Eating out in Zante is without a doubt a sure-fire way to soak up the island’s vibe. It’s also possible to experience Zante’s charms by eating in and whipping up a few meals of your own, though. Here’s why you should opt to self-cater when you’re there…

You can discover Greek culture

Uncovering Greek culture through locally produced food is both rewarding and wholly delicious. Staying in a holiday rental gifts you the freedom to wander the local markets, purchase tasty home-grown ingredients ripe for Greek cooking and enjoy Zante like a local. There’s an abundance of organic fruits, vegetables, olive oils, honeys and cheeses here – take full advantage and fill your holiday rental’s cupboards with them.

Image by sunny mama, used under CC License (CC by 2.0)

Although eating at a restaurant gives you the chance to try the local cuisine, it’s always fun sourcing your own groceries. On top of that, bulk buying locally grown produce could save you more money which you can spend on Zante’s range of attractions.

Learn Greek recipes

After picking up some fresh ingredients, whip up a classic Greek recipe from the insides of your villa. Start with an easy dish, one which brims with flavour like a Greek salad or tzatziki dip.

Next, step it up and make heavenly Mediterranean meals like lamb kleftiko, moussaka or even skordostoubi (a succulent main course comprising aubergines and spices). By pushing yourself that little bit further, you can keep the holiday tastes alive when you get home with your newfound Greek cooking skills.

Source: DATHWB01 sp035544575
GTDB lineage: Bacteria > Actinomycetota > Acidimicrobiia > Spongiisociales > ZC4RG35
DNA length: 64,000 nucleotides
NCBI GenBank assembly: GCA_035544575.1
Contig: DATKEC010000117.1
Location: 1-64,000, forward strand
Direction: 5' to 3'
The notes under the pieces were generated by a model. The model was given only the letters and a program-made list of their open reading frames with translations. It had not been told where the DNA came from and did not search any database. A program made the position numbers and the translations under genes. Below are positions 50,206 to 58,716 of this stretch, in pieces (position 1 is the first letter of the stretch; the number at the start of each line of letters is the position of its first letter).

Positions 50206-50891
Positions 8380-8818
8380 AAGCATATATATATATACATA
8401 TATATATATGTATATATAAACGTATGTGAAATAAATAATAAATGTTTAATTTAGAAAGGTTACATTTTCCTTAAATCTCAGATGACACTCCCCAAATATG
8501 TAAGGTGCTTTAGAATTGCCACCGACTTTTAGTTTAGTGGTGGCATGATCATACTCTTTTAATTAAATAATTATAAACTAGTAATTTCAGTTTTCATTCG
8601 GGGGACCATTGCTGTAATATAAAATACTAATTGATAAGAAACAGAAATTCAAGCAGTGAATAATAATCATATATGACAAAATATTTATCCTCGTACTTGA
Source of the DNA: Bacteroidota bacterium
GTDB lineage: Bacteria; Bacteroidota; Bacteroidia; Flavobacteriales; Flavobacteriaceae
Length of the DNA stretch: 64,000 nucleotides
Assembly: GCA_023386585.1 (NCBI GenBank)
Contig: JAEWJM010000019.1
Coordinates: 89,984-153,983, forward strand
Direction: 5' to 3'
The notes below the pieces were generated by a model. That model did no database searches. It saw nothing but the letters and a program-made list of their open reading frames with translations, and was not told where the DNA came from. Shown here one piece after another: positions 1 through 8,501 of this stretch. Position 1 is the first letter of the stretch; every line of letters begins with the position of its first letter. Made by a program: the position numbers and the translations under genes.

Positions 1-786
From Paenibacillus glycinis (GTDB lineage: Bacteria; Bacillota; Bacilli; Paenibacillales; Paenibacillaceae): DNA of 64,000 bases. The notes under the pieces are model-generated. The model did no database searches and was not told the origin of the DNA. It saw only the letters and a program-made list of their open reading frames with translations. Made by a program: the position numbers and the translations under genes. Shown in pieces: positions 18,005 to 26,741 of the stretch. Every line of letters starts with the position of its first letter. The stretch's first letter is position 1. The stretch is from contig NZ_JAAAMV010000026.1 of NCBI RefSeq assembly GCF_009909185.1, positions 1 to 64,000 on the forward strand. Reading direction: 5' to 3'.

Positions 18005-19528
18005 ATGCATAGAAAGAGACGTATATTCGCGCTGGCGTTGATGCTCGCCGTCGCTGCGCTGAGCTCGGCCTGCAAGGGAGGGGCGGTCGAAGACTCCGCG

Eat mouth-wateringly good homemade packed lunches

Not having to rely on restaurants for meals is a great way to save time and money. With lunch already made, you can travel off the beaten track and uncover new coves and viewpoints on the island.

Try making your own gyros (cooked meat served in flatbread) or souvlakia (grilled skewered meat served on pitta bread). Whatever you decide to make, it’ll taste all the better paired with serene coastline or inland scenery…

Enjoy Zante’s sunspots

Image by Nana B Agyel, used under CC License (CC by 2.0)

Eating your dinner by the foot of Braxionas Mountain or the shores of the Porto Limnionas bay, for example, is simple, fun and guaranteed to create treasured holiday memories. Alternatively, you could rent a property near the beach and enjoy your evening meals at home with tremendous coastal views.

…and always have your way

One of the best things about self-catering villa holidays is the fact that you are always in full control. You don’t have to adhere to set eating times, you can prepare the foods you love and, if one evening you don’t fancy cooking, you can always eat at a restaurant.

Take the first steps towards your Zante adventure and look at holiday rentals on the island.

By Imogen Bishop, a part time travel writer, part time restaurant critic, and full-time mum. She has an affinity for Mediterranean cuisine and can usually be found in the kitchen with a bottle of olive oil in hand.

Top 10 things to do in Zante for Families

A villa holiday to the Greek of Zante – also known as Zakynthos – is the perfect family choice. Combining culture and history with stunning landscapes, quaint villages and miles of sandy beaches, there’s something for everyone. Regardless of whether you’re centrally located or in a countryside setting, it’s definitely worth hiring a car for a couple of days at least, to explore some of the hidden gems this island has to offer. Here’s our top pick of things to do for families…

1. Smuggler’s Cove

The shipwreck at Smuggler’s Cove (or Navagio Beach), is without doubt, the most iconic place of interest on the island and the view most certainly won’t disappoint. The smuggler’s ship allegedly ran aground here in 1982 and it’s been a tourist hotspot ever since. If you want to make your own footprints in the sand, you’ll need to take a boat, but honestly, that mesmerising view is best enjoyed from the viewpoint in the north.